A gushing fount of playfulness floods Lockwood’s work, soaked as it is by her fascination with the sonic character of different bodies of water and those who work on them, such as in World Rhythms (1977) and A Sound Map of the Hudson River (1982). Throughout her career, Lockwood has continually returned to record these fluent bodies and the sounds that they, their inhabitants, and their visitors make. Recorded across Germany, Austria, Slovakia, Hungary, Croatia, Serbia, Bulgaria, and Romania, A Sound Map of the Danube (2005) is a beautiful collection of diverse sounds of nature and humanity intermingling: one moment there are distant church bells leaking into ethereal, watery, ambient soundscapes, and the next the joyful chatter of passersby drowns out the sounds of aquatic life.
While weaving into the areas of deep listening and field-recording, Lockwood’s fascination with prepared piano has never been far from view. This can be heard prominently in her 1996 composition Ear-Walking Woman. In Ear-Walking Woman, the prepared piano takes centre stage, with every part of its splayed-open interior being intervened upon, massaged, plucked, and played with during the piece. It is filled with minimal, melodic, and dissonant character. Yarn/Wire – a music quartet made up of musicians Laura Barger and Julia Den Boeron on piano, and Russell Greenberg and Sae Hashimoto on percussion – will perform Ear-Walking Woman at the festival, as well as Into The Vanishing Point (2019) – a piece made in collaboration between Lockwood and Yarn/Wire. In the latter piece, prepared piano forms the sonic foundation that allows the other percussive and instrumental elements to build upon it with strident, growing tones.
Lockwood herself takes to the stage at Rewire 2024 alongside MAZE Ensemble – an Amsterdam-based collective of electroacoustic musicians made up of Dario Calderone on double bass, Wiek Hijmans on electric guitar, Yannis Kyriakides on electronics, Gareth Davis on bass clarinet, Reinier van Houdt on piano, and Anne La Berge on flute and electronics. Together they will perform two works by Lockwood, the first of which is Jitterbug (2007), a piece brimming with insectoid murmurs and overflowing with buoyant, watery sounds. The music is formed by the musicians’ interpretation of graphic scores: photographs of rocks taken for the project by Gwen Deely.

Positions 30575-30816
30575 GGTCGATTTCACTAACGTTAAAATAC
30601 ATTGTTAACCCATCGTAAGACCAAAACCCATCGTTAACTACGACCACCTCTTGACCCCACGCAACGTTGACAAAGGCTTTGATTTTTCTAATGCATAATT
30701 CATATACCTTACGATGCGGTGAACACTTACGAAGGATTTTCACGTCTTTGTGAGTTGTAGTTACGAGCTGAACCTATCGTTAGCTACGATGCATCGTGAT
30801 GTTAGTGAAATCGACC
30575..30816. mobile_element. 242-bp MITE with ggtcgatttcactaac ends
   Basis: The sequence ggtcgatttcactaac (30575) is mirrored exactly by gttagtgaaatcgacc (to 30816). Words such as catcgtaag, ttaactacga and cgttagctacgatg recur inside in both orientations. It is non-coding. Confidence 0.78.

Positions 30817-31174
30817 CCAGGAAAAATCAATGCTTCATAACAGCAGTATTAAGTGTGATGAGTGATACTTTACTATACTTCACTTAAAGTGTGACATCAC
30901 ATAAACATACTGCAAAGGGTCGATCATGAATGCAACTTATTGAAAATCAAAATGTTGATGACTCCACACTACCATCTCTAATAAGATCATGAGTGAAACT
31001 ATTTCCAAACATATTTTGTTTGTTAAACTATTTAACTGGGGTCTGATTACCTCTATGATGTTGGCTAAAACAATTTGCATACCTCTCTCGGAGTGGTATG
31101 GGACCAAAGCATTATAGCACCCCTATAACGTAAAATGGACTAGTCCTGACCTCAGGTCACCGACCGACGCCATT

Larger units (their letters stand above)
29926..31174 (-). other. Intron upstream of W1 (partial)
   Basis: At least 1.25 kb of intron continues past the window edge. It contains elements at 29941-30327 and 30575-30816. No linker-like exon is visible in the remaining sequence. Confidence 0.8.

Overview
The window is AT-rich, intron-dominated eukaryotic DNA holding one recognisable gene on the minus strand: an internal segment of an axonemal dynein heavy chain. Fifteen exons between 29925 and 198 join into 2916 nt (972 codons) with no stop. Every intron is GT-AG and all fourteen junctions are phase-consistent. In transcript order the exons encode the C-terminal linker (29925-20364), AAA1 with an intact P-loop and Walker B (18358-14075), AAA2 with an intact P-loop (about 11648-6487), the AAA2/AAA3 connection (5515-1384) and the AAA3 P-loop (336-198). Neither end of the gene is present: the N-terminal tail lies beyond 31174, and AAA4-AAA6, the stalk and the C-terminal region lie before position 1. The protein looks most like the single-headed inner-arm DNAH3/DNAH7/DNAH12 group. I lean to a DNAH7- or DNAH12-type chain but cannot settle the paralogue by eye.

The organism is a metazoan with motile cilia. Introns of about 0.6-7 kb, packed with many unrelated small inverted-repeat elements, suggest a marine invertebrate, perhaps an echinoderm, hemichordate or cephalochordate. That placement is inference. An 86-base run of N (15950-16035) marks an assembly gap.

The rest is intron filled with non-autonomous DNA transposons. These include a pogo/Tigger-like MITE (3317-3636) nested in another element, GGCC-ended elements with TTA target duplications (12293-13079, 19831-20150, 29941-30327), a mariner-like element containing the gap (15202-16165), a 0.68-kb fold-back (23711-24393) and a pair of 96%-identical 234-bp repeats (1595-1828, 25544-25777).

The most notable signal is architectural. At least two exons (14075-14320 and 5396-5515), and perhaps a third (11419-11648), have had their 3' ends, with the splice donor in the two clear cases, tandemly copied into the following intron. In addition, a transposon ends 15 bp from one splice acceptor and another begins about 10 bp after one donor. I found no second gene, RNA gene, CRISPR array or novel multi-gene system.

The second piece that Lockwood and MAZE Ensemble will perform is Bayou-borne, For Pauline (2016) – the tribute Lockwood made to her friend, the composer Pauline Oliveros. The piece invites musicians to take the roles of different bayou tributaries – White Oak, Buffalo, Brays, Greens, and Sims – that all converge in Texas, where Oliveros was native to. The flowing, playful, inquisitive energy that pulses through Lockwood’s music is on full display here in a piece that is as haunting as it is hopeful.
“Our first meetings were sort of intoxicating because we fell for each other very fast. Initially, we used to say it took us about three days, but towards the end of her life, she got it down to three minutes.” - Bandcamp Daily
The tributaries of Lockwood’s bountiful career reach in all kinds of interesting directions – sonically, thematically, and compositionally. Although their destinations are sometimes far flung, they all come from the same source: Lockwood’s inventive mind and attentive ears. Always working with sound in a non-anthropocentric way that celebrates the diversity of sounds in the natural environment, Lockwood’s music is ever-important in a world where changing ecological realities are of increasing concern. As much as Lockwood’s music draws its water from the real world, it too splashes in the speculative and the imaginary: building worlds that are familiar, deep, and bursting with life.